Did John bristle at the prohibition?

After all, he is not even told the reason for the divine censorship.  He simply gets a very pressing prompt: “Do not write it down.”

Whatever could this have to do with us?

WHY THUNDERS SPEAK TODAY

As most people acknowledge, we badly need a better ethic when it comes to use of social media these days—whether in The White House or the hands of certain mal-adjusted Junior-Highers (*tries hard to ignore the irony in that sentence).

None of us do this perfectly, including me.

Yet as I’ve thought about the button labeled “Publish” in my own life, there are some obvious reasons why certain “Thunders” might deserve to go unpublished.

Here are just a few:

  1. When the point is expressed in a way that is un-necessarily hurtful or sensational. 

In Romans 14, Paul delivers an interesting command with regard to a first-century squabble over food and drink. While agreeing with those (“the strong”) who saw nothing wrong with eating meat and drinking wine in moderation, he also gave this warning to those who were theologically correct:

20 Do not destroy the work of God for the sake of food. All food is clean, but … 21 It is better not to eat meat or drink wine or to do anything else that will cause your brother or sister to fall.

In essence, it’s possible to be “Right” in your view, and yet “Wrong” as you press them to the point of harm.

And while this is not a blanket condemnation of all sharp rhetoric (see Jesus, Paul, and pretty much any other biblical prophet), it is a caution against words that are intended merely to get a rise out of others.

  1. When the motive for the telling has been twisted.

Another danger of the Internet is our ability to track how much attention we receive for any given action.

It is the pathology of analytics, and it breeds “tricks for clicks.”

There is thus a constant pressure to say things that will maximize “exposure.” And in some cases, exposure is precisely the right word: as in a cause of death for mountain climbers, and a misdemeanor involving the “indecent.”

In truth, our motives are almost always mixed.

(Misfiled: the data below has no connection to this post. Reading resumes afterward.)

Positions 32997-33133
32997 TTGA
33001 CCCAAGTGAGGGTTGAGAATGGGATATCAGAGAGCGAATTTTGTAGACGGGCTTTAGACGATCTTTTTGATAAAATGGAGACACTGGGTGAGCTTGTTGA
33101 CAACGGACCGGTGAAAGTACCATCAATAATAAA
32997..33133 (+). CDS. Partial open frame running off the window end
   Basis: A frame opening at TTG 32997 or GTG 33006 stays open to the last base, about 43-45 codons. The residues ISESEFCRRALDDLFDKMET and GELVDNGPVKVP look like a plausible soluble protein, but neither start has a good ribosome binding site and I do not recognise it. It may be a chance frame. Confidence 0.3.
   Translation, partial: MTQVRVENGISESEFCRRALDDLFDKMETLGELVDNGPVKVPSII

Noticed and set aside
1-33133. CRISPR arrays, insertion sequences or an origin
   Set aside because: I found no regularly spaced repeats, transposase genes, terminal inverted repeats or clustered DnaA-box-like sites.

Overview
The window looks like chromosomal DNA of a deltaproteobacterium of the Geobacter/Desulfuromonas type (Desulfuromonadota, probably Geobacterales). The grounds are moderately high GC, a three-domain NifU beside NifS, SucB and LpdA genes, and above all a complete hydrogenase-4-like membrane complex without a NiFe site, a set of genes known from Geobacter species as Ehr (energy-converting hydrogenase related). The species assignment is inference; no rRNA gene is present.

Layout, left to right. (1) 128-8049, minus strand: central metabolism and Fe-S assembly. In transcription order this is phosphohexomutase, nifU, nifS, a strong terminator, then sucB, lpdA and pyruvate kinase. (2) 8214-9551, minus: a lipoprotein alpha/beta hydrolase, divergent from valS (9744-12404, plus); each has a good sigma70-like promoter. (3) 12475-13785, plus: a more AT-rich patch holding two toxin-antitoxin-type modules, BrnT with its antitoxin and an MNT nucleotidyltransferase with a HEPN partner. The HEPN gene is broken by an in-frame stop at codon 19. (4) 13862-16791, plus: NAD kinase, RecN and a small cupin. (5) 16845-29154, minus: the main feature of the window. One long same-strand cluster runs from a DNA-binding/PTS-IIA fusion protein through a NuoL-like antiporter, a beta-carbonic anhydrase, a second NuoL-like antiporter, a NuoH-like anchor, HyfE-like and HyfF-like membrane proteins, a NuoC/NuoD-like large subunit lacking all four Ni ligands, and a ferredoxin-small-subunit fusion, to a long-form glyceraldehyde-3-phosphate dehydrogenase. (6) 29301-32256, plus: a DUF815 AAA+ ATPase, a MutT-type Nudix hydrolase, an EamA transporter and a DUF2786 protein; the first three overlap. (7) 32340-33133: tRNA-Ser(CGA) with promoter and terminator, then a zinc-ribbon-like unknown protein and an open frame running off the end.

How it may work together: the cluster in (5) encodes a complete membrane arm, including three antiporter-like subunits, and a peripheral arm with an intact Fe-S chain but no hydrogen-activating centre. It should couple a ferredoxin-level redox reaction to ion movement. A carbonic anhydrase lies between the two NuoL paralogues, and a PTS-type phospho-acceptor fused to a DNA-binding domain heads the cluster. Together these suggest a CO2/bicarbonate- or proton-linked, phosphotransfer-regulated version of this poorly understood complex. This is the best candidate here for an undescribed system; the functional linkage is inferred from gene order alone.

And our aims are often hidden from us.

Is there not a certain irony in this very blog post!? (Inner voice, I warned you!)

As a one of my old professors used to say: “We are a bundle of contradictions”—wanting simultaneously to be seen and to stay hidden. Thus we lock ourselves in the Panopticons of Instagram and Facebook, while grasping feverishly for fig leaves.

Come to think of it: How do I turn off notifications for the Seven Thunders…?

  1. When the “Publishing” may do more harm than good.

I joked in a prior post that the Hebrew word blogger translates roughly to “Not helping.”

And like all humor, it’s only funny if there is truth to it.

On that point, I often wonder if some Christian attempts (including my own…) to “speak prophetically” do not actually make the situation worse (See here for more along those lines).

In such moments, we end up as the theological equivalent of those trying to ban books. The result is always a bestseller, even when the book is lame.

On the other hand, this so-called “Hippocratic worry” can lead to dangers of its own. It may mean cowardly silence in the face of injustice or a dangerous equation of positions that are actually quite different (See here on how this happened with white pastors in the Civil Rights era).

The fear of offending may also lead to a weak-kneed, boring style of writing that lacks punch, humor, and engagement with issues that actually matter.

“I never discuss anything but politics and religion,” remarked Chesterton, “There is nothing else to discuss.”

While that’s not quite true, it is certainly true enough to discourage the politico-religious equivalent of spaying or neutering our public discourse.

Sometimes we should speak up (as the saying goes) even if our voice shakes.

CONCLUSION

Despite such qualifiers, the reminder of Revelation 10 is both simple and profound: Some points are not (yet) meant for public consumption, despite their honesty or truth-value.

And so we end as we began: in that moment just before the “Publish.”

Listening for revelation, and for the quiet voice that might say “Do not write it.”

Still learning how to say “Perhaps”

Still learning how to say “Perhaps”

Over the past few months, I’ve been working up a book proposal based on a blog post from 2016:

Christian, learn to say ‘Perhaps'”

It’s about reclaiming what I call the sacred middle ground between “Doubt” (pervasive skepticism) and “Dogmatism” (abrasive certainty).

The alternative is something that I’ve dubbed “Faith seeking imagination” (fides quaerens imaginationem).

I’m excited about the project, and I hope to hear back from a publisher this month.

In the meantime, I had the chance to preach on the topic last Sunday–using the story of Gen. 22 (Abraham’s near sacrifice of Isaac) as a guide.

My big idea was fairly simple: Sometimes, believing in God’s supernatural providence means learning how to say “Perhaps.”